Building on these successes, McGraw-Hill established several new divisions and added others through acquisitions in the late 1940s and early 1950s. In 1949 it purchased Gregg Publishing Company, which became the business-education department. In 1950 a technical writing division was created to produce specialized materials for government and industry. A medical publishing department was established in 1945, but it was not until McGraw-Hill acquired medical publisher Blakiston Company from Doubleday in 1954 that it would capture a major share of the medical market. The international division, established in 1946, contributed greatly to the company's growth in the 1950s, with book exports trebling and profits coming in from the international sale of text-films, filmstrips, and foreign language rights.
The McGraw family continued to run the company in the 1950s, with John McGraw, Jr.'s brother, Curtis, succeeding him as president. When Curtis died unexpectedly in 1953, another brother, Donald C. McGraw, became president. During the decade McGraw-Hill acquired several companies from Warren C. Platt and began three major encyclopedia projects: The McGraw-Hill Encyclopedia of Science and Technology, the Encyclopedia of World Art, and the New Catholic Encyclopedia. By 1959 revenues exceeded $100 million.
Between 1960 and 1965 overall sales of the book company doubled, contributing 39 percent of the parent company's overall revenue. In 1961 McGraw-Hill acquired the F.W. Dodge Corporation, an information provider to the construction industry. The general book division was created in 1962 by merging the company's industrial, business, and trade book divisions, and in 1963 the book company entered the school textbook market by acquiring Webster Publishing Company.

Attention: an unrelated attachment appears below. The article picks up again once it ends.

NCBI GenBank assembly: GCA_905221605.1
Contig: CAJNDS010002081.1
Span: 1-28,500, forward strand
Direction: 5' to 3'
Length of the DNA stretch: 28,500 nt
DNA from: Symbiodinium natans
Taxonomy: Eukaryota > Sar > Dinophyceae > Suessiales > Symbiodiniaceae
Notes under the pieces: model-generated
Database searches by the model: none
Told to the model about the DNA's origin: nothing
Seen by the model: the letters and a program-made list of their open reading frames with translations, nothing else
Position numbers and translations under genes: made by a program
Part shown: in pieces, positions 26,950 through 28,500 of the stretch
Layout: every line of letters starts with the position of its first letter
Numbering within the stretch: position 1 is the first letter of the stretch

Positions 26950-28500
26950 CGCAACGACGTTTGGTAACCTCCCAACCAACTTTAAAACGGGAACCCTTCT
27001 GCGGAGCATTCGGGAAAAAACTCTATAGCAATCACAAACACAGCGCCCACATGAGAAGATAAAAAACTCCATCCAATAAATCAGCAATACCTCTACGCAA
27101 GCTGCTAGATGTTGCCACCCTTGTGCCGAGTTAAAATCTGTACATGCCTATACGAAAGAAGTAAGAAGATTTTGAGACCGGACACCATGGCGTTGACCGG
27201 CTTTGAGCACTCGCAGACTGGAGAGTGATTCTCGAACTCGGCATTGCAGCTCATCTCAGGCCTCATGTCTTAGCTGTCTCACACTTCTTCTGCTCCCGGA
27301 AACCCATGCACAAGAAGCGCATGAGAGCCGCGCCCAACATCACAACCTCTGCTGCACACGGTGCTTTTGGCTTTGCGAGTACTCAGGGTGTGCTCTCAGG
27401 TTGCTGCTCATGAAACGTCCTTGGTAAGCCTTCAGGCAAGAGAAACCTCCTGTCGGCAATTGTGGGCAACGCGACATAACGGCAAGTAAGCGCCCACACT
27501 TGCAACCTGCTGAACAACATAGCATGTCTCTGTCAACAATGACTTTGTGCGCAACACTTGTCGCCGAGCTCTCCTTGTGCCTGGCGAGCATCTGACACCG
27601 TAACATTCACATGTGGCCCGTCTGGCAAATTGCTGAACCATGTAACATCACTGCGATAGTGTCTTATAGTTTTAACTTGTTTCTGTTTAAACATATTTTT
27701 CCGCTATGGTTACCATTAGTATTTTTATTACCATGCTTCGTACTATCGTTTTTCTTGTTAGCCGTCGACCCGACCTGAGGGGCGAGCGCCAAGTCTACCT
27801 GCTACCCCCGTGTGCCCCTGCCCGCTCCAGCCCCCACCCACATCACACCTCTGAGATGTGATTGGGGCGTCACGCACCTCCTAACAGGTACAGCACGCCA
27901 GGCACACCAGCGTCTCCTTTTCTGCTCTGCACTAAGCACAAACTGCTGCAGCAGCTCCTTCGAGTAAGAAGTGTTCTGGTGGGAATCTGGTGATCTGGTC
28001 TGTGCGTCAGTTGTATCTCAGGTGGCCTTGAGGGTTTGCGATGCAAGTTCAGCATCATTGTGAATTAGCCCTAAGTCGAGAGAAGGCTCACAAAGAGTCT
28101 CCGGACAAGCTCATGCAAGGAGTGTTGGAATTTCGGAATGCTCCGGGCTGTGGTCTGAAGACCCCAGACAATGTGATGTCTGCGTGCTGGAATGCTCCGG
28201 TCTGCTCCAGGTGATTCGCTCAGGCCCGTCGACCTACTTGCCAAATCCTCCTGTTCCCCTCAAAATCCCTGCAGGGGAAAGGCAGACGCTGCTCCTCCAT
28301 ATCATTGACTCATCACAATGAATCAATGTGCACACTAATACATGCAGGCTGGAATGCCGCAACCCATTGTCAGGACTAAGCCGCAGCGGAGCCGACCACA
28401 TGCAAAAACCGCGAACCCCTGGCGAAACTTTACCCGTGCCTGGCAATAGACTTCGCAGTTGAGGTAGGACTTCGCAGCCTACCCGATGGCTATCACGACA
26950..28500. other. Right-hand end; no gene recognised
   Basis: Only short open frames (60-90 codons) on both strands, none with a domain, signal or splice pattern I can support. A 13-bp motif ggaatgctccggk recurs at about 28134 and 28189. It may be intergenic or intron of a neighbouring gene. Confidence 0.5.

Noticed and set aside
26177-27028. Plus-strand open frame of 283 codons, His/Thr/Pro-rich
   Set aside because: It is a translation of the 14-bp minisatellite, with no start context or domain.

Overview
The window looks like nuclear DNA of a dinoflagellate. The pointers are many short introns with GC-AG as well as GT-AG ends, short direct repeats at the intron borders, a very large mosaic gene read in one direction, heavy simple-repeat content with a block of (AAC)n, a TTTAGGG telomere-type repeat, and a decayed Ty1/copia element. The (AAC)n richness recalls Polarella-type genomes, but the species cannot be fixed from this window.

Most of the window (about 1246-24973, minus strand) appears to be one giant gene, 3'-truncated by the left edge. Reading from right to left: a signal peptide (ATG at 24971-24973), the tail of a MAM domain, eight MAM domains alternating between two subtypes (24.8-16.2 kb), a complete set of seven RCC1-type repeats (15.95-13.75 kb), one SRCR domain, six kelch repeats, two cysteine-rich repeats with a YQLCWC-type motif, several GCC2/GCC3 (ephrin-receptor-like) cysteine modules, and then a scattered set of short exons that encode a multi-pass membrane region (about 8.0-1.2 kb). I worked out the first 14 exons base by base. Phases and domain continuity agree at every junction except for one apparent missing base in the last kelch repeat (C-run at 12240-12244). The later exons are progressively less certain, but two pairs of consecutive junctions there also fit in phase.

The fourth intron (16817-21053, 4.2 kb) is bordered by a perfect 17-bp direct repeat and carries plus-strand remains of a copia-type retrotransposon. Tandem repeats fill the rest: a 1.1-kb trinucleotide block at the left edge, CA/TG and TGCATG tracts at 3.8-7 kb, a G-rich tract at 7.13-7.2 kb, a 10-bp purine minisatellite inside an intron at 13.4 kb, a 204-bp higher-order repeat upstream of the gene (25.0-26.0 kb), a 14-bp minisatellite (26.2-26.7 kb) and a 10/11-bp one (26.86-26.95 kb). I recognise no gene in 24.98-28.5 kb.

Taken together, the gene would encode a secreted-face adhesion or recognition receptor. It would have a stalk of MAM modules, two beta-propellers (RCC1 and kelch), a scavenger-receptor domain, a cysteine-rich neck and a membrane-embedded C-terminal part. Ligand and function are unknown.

A major reorganization took place in 1964, when the book company and the F.W. Dodge Corporation merged with the parent company to form McGraw-Hill, Inc. Now there would be a single parent company with three operating divisions: book publishing, magazines and news services, and the Dodge group of construction industry information services. Following the reorganization, McGraw-Hill made several acquisitions, including the California Test Bureau (educational publishing), Shepard's Citations, Inc. (legal publishing), and Standard and Poor's Corporation (financial information services). Internationally the company expanded into Mexico in 1967 and into Japan in 1969.
During the 1970s McGraw-Hill was headed by Shelton Fisher, president and CEO, who had succeeded Donald McGraw in 1968. His goal was to transform McGraw-Hill into a dynamic media giant. He expanded the company internationally into Canada, Brazil, and India; he also bought television stations from Time Inc. and moved the company into a new world headquarters in New York in 1972. Later in the decade he became chairman of the parent company, with Harold McGraw, Jr., becoming president. When Fisher retired in 1974, Harold McGraw, Jr., became chairman in addition to his other positions.
At the end of the 1970s McGraw-Hill was a healthy, well-managed conglomerate. Its several operating divisions included book and publications companies, information systems, Standard and Poor's Corporation, and the McGraw-Hill Broadcasting Company. Overall revenues in 1978 exceeded $761 million. In 1979 American Express attempted a hostile takeover, offering $830 million for the company's stock. Concerned about the integrity of its editorial independence, McGraw-Hill successfully defended itself even when American Express increased the offer to nearly one billion dollars.
The company attempted to strengthen its management by appointing Joseph L. Dionne to the newly created position of vice president of operations. When Harold McGraw, Jr., retired in 1983 as president and CEO, Dionne succeeded him. Harold McGraw, Jr., remained as chairman until 1988. Meanwhile, another generation of McGraws was being groomed to run the company.